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John Davis

John DavisBorn: c. 1550
Birthplace: Sandridge, Devon, England
Died: 29-Dec-1605
Location of death: Bintan Island
Cause of death: Murder

Gender: Male
Race or Ethnicity: White
Occupation: Explorer

Nationality: England
Executive summary: Discovered Falkland Islands

John Davis, or Davys, one of the chief English navigators and explorers under Queen Elizabeth I, especially in Polar regions, was born at Sandridge near Dartmouth about 1550. From a boy he was a sailor, and early made several voyages with Adrian Gilbert; both the Gilbert and Raleigh families were Devonians of his own neighborhood, and through life he seems to have profited by their friendship. In January 1583 he appears to have broached his design of a northwest passage to Walsingham and John Dee; various consultations followed; and in 1585 he started on his first northwestern expedition. On this he began by striking the ice-bound east shore of Greenland, which he followed south to Cape Farewell; from there he turned north once more and coasted the west Greenland littoral some way, until, finding the sea free from ice, he shaped a "course for China" by the northwest. In 66 N., however, he fell in with Baffin Land, and though he pushed some way up Cumberland Sound, and professed to recognize in this the "hoped strait", he now turned back (end of August). He tried again in 1586 and 1587; in the last voyage he pushed through the straits still named after him into Baffin's Bay, coasting west Greenland to 73 N., almost to Upernavik, and from there making a last effort to find a passage westward along the north of America. Many points in Arctic latitudes (Cumberland Sound, Cape Walsingham, Exeter Sound, etc.) retain names given them by Davis, who ranks with William Baffin and Henry Hudson as the greatest of early Arctic explorers and, like Frobisher, narrowly missed the discovery of Hudson's Bay via Hudson's Straits (the "Furious Overfall" of Davis). In 1588 he seems to have commanded the "Black Dog" against the Spanish Armada; in 1589 he joined the Earl of Cumberland off the Azores; and in 1591 he accompanied Thomas Cavendish on his last voyage, with the special purpose, as he tells us, of searching "that north-west discovery upon the back parts of America." After the rest of Cavendish's expedition returned unsuccessful, he continued to attempt on his own account the passage of the Strait of Magellan; though defeated here by foul weather, he discovered the Falkland Islands. The passage home was extremely disastrous, and he brought back only fourteen of his seventy-six men. After his return in 1593 he published a valuable treatise on practical navigation in The Seaman's Secrets (1594), and a more theoretical work in The World's Hydrographical Description (1595). His invention of back-staff and double quadrant (called a "Davis Quadrant" after him) held the field among English seamen until long after Hadley's reflecting quadrant had been introduced. In 1596-97 Davis seems to have sailed with Sir Walter Raleigh (as master of Raleigh's own ship) to Cadiz and the Azores; and in 1598-1600 he accompanied a Dutch expedition to the East Indies as pilot, sailing from Flushing, returning to Middleburg, and narrowly escaping destruction from treachery at Achin in Sumatra. In 1601-03 he accompanied Sir James Lancaster as first pilot on his voyage in the service of the East India Company; and in December 1604 he sailed again for the same destination as pilot to Sir Edward Michelborne (or Michelbourn). On this journey he was killed by Japanese pirates off Bintang near Sumatra.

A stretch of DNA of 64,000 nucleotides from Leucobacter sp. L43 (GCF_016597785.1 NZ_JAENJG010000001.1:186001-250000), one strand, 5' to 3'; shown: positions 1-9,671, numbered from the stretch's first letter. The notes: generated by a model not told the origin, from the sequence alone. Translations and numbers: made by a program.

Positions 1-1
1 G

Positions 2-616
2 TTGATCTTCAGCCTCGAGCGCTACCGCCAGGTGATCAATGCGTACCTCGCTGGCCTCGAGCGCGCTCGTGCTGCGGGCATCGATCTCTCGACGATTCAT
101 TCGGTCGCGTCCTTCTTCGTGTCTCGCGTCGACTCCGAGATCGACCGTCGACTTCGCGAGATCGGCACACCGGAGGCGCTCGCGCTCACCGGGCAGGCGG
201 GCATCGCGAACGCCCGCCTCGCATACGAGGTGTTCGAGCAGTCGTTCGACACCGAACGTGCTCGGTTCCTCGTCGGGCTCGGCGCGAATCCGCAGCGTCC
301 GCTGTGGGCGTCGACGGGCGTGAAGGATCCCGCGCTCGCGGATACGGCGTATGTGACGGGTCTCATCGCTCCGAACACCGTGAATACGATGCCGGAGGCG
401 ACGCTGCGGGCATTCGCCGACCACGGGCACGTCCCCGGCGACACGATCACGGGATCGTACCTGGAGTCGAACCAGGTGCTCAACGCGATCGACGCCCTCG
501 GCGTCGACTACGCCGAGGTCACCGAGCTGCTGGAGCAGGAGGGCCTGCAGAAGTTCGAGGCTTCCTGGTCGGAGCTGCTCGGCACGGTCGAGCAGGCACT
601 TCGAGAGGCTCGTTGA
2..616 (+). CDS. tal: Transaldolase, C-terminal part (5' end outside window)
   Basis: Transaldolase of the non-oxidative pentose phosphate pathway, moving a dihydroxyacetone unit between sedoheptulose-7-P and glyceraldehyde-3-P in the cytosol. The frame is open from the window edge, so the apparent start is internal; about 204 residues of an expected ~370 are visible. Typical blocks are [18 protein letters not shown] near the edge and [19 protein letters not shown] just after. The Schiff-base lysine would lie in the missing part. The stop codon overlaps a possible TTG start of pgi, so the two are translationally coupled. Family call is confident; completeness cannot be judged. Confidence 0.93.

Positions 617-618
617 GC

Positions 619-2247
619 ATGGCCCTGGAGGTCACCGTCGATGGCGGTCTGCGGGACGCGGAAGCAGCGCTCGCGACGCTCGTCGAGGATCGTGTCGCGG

A Traverse Book made by John Davis in 1587, an Account of his Second Voyage in 1586, and a Report of Master John Davis of his three voyages made for the Discovery of the North West Passage were printed in Richard Hakluyt's collection. Davis himself published The Seaman's Secrets, divided into two Parts (London, 1594), The World's Hydrographical Description... whereby appears that there is a short and speedy Passage into the South Seas, to China, Molucca, Philippina, and India, by Northerly Navigation (London, 1595). Various references to Davis are in the Calendars of State Papers, Domestic (1591-94), and East Indies (1513-1616).



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